To shake things up around here, I’m gonna write bite-sized reviews of the films I’ve seen per week. I hope I can do this on a regular basis.
Welcome to Christopher Nolan’s magnum opus. Rid of his usually heavy dialogue that either makes for a complex (and sometimes perplexing) experience, Nolan instead focuses on inducing the unnerving experience of being in war told through different perspectives that deliciously come together in key moments.
Opting to not focus on a specific individual as the ‘one’ protagonist recalls this daring move also employed in Paul Greengrass’ United 93. This makes for a discomforting experience of always being on-the-edge, largely helped by the immersive sound design, exhilarating cinematography, and perhaps one of Hanz Zimmer’s most experimental scores: a musical piece that never stops, always deliciously building the tension in variously effective ways.
It all comes together with the incendiary editing of the intricate structure of the plot that bleeds one moment into the other, resulting to an unbearably tense and gripping experience. Props to its impeccable casting of actors, ranging from acting royalties, art-house favorites, unknown faces, and young celebrities.
This might just be Christopher Nolan’s best film. Talk about experiencing war and witnessing how each cinematic element comes together and overwhelms the audience in the best possible way.
Random Fact: This is my first experience in watching a film in IMAX. Wow.
This Malaysian submission to the 89th Academy Awards is a poignant look at a couple with different coping mechanisms when they discovered that their son is diagnosed with autistic spectrum disorder.
I have to say it immediately: I so wanted to love this film. Films about autism is rare, and the thing that I was looking for in this one is authenticity. For the first half of the film, I am drawn to it. Something happens mid-way (I won’t spoil), and the film suddenly lost its footing in terms of tone. In its entirety, the film run the gamut of emotions from realistic to cheesy to grim to idealistic to sentimental. In a normal film, I’d immediately dismiss the film as ‘tonally incoherent’. But you know what? It kinda works.
Partly because the mess of emotions feels realistic (probably hard to explain this to people without first-hand experience), but the emotional shifts are all grounded on reality. I would’ve hated the presence of the helpful friends, cooperative strangers, and judgmental people – and to a certain extent, the film is guilty of these – but you know what? It feels real, and that’s what matters to me. Kudos to the actors for portraying the delicate relationships within the family with visible honesty.
Random Fact: My grade is very subjective; others might go for B- or C+. My younger has autism and I know how the experience. The film gets it, even if it struggles to find the right tone at times.
There is so much more in this film than its controversial title. Centering on a Cebu-based dysfunctional family led by hardworking matriarch Iyay, they embark on a cross-island road trip to visit the wake of Iyay’s former husband named Hesus.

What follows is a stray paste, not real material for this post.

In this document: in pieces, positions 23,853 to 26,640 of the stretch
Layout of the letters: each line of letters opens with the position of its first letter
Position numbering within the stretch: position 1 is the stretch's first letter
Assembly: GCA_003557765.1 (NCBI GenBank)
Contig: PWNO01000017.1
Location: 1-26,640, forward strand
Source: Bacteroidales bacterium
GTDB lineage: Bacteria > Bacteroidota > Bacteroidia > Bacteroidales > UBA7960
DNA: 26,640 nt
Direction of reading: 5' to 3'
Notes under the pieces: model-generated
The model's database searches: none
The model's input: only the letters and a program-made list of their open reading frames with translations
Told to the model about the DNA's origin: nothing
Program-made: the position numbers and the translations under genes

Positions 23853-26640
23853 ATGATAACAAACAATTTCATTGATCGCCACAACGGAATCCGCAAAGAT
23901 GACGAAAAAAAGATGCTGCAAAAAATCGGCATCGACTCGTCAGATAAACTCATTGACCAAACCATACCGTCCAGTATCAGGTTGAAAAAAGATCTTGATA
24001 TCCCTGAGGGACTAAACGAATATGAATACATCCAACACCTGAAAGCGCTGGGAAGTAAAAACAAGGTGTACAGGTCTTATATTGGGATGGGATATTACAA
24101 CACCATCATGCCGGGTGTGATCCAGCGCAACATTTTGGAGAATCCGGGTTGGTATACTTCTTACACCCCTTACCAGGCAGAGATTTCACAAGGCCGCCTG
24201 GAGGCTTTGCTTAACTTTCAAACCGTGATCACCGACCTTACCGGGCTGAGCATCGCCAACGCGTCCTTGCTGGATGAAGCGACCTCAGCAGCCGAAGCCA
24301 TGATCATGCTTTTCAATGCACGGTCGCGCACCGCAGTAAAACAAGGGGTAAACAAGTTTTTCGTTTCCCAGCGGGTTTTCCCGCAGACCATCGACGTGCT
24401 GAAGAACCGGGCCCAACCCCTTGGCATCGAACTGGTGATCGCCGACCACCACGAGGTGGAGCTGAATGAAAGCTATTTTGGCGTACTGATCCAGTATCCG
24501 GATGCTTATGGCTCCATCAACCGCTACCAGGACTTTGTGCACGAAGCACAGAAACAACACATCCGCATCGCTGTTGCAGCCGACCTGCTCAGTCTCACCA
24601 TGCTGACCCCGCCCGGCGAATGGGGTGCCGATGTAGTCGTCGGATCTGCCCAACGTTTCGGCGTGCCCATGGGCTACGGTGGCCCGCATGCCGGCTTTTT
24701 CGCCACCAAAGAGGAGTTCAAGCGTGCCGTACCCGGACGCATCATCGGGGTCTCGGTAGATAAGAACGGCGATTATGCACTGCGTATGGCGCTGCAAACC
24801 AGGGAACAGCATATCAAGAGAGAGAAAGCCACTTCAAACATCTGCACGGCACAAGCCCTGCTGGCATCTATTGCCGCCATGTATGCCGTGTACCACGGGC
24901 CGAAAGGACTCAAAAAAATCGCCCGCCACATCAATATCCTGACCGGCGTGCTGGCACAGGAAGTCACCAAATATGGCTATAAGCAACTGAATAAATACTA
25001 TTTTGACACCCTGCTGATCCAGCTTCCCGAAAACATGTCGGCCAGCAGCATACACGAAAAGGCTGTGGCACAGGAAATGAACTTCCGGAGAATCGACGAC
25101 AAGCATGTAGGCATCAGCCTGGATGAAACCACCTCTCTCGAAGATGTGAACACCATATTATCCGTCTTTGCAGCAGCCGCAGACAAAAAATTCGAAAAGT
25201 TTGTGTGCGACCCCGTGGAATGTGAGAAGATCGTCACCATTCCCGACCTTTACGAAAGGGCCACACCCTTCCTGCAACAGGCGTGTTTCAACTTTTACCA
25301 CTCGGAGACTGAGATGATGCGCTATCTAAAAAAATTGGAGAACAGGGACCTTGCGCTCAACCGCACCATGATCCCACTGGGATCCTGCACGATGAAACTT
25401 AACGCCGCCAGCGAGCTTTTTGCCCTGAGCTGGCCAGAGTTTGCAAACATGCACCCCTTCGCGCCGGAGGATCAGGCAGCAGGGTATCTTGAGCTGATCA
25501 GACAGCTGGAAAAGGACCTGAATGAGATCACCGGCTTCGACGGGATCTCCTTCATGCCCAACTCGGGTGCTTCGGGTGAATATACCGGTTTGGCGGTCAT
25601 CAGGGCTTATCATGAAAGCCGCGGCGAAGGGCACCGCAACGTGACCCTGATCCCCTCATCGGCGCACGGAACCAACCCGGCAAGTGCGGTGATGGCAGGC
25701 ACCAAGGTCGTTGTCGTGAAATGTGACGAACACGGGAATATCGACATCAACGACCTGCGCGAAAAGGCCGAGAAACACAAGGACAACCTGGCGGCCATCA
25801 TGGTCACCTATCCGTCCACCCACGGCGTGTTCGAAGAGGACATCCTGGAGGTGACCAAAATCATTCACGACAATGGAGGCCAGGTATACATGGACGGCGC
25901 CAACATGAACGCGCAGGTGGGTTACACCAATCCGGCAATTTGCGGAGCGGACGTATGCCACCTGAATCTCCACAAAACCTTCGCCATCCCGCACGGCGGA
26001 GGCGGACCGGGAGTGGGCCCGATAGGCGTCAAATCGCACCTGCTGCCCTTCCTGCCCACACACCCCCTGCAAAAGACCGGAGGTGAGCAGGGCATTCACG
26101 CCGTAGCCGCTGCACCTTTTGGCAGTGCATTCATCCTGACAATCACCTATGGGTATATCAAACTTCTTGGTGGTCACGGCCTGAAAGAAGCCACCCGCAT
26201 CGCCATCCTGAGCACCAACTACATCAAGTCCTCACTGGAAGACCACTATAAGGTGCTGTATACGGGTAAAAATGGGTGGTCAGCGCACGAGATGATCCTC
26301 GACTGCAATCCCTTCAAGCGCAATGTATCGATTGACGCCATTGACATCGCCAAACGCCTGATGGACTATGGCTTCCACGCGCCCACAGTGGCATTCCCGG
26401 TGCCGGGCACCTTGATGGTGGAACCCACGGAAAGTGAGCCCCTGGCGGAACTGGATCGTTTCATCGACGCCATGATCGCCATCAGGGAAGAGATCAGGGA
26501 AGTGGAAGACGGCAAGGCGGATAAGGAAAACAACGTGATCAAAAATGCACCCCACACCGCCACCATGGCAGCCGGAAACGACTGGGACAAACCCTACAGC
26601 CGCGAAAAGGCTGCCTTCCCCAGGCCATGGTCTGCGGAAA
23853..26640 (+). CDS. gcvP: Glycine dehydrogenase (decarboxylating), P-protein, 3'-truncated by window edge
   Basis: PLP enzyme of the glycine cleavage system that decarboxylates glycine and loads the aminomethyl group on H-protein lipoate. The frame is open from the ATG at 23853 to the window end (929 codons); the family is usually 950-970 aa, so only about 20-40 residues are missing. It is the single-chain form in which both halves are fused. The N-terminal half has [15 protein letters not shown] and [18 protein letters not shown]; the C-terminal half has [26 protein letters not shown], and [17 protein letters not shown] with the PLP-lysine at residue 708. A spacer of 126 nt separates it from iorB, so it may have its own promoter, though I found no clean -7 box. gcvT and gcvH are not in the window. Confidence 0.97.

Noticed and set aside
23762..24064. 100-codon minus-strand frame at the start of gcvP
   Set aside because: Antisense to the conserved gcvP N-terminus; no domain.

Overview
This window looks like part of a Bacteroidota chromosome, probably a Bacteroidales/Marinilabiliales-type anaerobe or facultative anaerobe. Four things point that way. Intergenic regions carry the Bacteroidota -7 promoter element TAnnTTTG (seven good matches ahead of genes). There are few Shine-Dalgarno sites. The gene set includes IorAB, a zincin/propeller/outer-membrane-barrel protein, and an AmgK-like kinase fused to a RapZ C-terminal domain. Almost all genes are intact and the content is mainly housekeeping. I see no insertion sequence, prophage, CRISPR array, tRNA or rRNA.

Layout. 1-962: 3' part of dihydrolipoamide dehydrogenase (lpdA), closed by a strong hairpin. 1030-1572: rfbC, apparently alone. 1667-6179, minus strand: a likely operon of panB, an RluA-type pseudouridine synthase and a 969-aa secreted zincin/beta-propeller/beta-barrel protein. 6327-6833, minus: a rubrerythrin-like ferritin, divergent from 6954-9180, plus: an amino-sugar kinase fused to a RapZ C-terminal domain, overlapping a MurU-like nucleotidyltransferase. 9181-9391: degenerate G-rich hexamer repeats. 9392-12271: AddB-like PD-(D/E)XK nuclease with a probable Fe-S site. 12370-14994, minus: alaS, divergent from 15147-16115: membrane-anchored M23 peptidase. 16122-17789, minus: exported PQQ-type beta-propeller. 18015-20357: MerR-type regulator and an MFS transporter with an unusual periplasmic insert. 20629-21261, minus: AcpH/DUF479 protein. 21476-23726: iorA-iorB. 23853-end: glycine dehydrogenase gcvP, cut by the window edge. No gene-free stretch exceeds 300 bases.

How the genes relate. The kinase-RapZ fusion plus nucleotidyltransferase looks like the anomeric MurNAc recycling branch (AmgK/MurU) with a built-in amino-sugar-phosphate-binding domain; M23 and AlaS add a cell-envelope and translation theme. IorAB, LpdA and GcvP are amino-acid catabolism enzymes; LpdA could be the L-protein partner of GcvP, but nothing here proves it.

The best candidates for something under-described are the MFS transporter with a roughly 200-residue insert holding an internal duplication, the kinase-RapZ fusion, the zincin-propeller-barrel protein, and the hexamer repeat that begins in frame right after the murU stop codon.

The acting ensemble is top-notch. Jaclyn Jose proves herself to be a great actress if given the right material (see her Cannes-winning turn in Ma’Rosa for another proof; 2016 was indeed her year). Chai Fonacier, Bernard Catindig, Mailes Kanapi, and Melde Montañez make this film an idiosyncratic delight, relishing on the ridiculousness of life, death, and everything in between.
However, one must acknowledge how extremely well-written this film is. The film goes to all sorts of humor that are all seamlessly weaved together, forming a narrative that is filled with gags that serve the story, building jokes to progress the plot. The film also gracefully changes tones while still maintaining an over-all air of irreverence that make for a delightful watch.
Random Fact: I think this is my first experience watching a predominantly Visayan-language film. More non-Manila centric films, please.
Currently sitting as the highest grossing independent film in the Philippines, there is so much hype going around this film. The film tells the story of Lea and Tonyo, two neighboring OFWs based in Japan who form a friendship while Lea is suffering from temporary blindness.
Sold as a romantic comedy, the film oozes with likability for at least 2/3 of it. Its asset are undoubtedly the chemistry of its leads. De Rossi, known for her art-house success as well as her larger-than-life antagonists in TV, and Marquez, an unlikely fit for the ‘leading man’ type, spark something that is inherently charming. I’m not a fan of the writing, but I do get the charm. Add in the cinematography and music that makes this film relaxing to watch and you have a film that amply gives its focus to its two likable leads…
… until it reaches its final third. It’s an unexpectedly dark and scary and makes us question what the film really is about: was it an innocent exploration of how serendipity works in love? Or is it a glorification of stalking? Was the sweetness intended to mislead us for the reveal to have a stronger impact, or was the filmmakers misled themselves in proposing the sweetness within stalking?
I’m still feeling my way through this dilemma. What’s clear is that the film is more tragic than romantic. That’s why after watching the film, I was not buying the it as a romance but as an unexpectedly somber look at defeated characters. But then again: what’s with all the fuss?
Random Fact: I’m in love with KZ Tandingan’s rendition of the theme song.